• This has nothing to do with linear regression.

• And that's basically trying to make sure our program has not

• regressed, as to say, gone backwards in how well it works.

• And so we always test it on everything.

• All right?

• So I've created this function, let's give it a shot

• and see what happens.

• We'll run test bi.

• Whoops!

• All right, well let's look at our answers.

• I first tested it on the square root of

• 4, and in one iteration it found

• 2.

• I then tested it on the square root of

• 9, and as I mentioned last time, I didn't find

• 3.

• I was not crushed.

• You know, I was not really disappointed, it found

• something close enough to

• 3 that I'm happy.

• All right.

• I tried it on

• 2, I surely didn't expect a precise and exact answer to

• that, but I got something, and if you square this, you'll

• find the answer kept pretty darn close to

• 2.

• I then tried it on 0.25 One quarter.

• And what happened was not what I wanted.

• As you'll see, it crashed.

• It didn't really crash, it found an assert statement.

• So if you look at the bottom of the function, you'll see that,

• in fact, I checked for that.

• I assert the counter is less than or equal to 0.

• I'm checking that I didn't leave my program because

• I didn't find an answer.

• Well, this is a good thing, it's better than my program

• running forever, but it's a bad thing because I don't have

• it the square root of 0.25.

• What went wrong here?

• Well, let's think about it for a second.

• You look like-- someone looks like they're dying

• All right.

• Remember, I said when we do a bisection method, we're

• assuming the answer lies somewhere between the lower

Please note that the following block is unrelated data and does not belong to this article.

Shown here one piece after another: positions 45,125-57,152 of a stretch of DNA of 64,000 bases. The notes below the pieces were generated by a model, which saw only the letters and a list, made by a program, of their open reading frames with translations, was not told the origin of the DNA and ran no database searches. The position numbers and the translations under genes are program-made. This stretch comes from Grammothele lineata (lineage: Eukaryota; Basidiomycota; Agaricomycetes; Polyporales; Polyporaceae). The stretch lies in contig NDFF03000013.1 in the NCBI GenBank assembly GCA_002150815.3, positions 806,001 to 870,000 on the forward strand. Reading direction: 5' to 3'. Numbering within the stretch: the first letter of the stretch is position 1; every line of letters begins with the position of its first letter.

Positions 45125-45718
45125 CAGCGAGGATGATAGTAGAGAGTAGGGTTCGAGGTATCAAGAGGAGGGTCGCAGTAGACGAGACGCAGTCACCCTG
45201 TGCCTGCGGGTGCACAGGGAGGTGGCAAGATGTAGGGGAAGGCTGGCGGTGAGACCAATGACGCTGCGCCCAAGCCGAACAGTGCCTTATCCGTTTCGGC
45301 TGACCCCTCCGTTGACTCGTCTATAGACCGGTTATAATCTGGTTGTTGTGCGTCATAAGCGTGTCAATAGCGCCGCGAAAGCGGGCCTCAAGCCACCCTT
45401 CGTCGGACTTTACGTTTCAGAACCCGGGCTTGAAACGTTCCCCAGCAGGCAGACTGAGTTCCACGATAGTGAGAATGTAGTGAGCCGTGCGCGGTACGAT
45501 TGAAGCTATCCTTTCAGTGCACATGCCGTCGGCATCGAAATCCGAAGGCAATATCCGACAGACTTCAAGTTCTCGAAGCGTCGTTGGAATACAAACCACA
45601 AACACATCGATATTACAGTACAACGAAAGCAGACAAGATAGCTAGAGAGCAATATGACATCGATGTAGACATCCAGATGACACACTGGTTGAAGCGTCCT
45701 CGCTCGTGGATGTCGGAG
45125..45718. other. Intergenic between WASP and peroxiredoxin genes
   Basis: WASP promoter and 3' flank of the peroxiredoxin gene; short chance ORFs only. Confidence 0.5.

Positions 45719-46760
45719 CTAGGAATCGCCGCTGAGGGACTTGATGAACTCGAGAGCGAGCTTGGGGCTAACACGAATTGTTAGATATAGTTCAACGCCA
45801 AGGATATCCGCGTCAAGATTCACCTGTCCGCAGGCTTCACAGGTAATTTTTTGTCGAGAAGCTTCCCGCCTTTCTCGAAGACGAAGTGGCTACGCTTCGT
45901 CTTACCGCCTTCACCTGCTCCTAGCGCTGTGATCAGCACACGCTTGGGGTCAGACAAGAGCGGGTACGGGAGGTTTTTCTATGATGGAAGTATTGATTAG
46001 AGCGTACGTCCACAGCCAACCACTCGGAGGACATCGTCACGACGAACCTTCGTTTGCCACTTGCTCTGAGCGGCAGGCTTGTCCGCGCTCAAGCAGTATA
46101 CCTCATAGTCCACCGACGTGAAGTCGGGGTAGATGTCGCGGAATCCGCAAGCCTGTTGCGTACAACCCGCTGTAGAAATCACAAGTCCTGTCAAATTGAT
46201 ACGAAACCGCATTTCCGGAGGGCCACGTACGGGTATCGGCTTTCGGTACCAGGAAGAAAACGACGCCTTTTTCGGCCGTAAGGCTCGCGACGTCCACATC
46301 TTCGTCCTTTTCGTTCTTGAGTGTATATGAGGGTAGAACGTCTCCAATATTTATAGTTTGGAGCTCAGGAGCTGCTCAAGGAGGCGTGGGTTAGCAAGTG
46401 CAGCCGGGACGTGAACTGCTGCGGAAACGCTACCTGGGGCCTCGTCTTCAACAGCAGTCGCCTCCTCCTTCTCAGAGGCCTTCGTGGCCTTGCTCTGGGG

• bound and the upper bound.

• Well, what is the square root of a quarter?

• It is a half.

• Well, what-- where did I tell my program to

• Between 0 and x.

• So the problem was, the answer was over here somewhere, and so

• I'm never going to find it cleverly searching in

• this region, right?

• So the basic idea was fine, but I failed to satisfy the initial

• bound and the upper bound.

• Right?

• And why did I do that?

• Because I forgot what happens when you look at fractions.

• So what should I do?

• Actually I lied, by the way, when I said the answer

• was over there.

• Somebody?

• It was over here.

• Because the square root of a quarter is not smaller than a

• quarter, it's bigger than a quarter.

• Right?

• A half is strictly greater than a quarter.

• So it wasn't on the region.

• So how-- what's the fix?

• Should be a pretty simple fix, in fact we should be able

• to do it on the fly, here.

• What should I change?

• Do I need to change the lower bound?

• Is the square root ever going to be less than 0?

• Doesn't need to be, so, what should I do about

• the upper bound here?

• Oh, I could cheat and make, OK, the upper bound a half, but

• that wouldn't be very honest.

• What would be a good thing to do here?

• Pardon?

• I could square x, but maybe I should just do something

• pretty simple here.

• Suppose-- whoops.

• Suppose I make it the max of x and 1.

• Then if I'm looking for the square root of something

• less than 1, I know it will be in my region, right?

• All right, let's save this, and run it and see what happens.

• Sure enough, it worked and, did we get-- we got the

• right answer, 0.5 All right?

• And by the way, I checked all of my previous ones,

• and they work too.

• All right.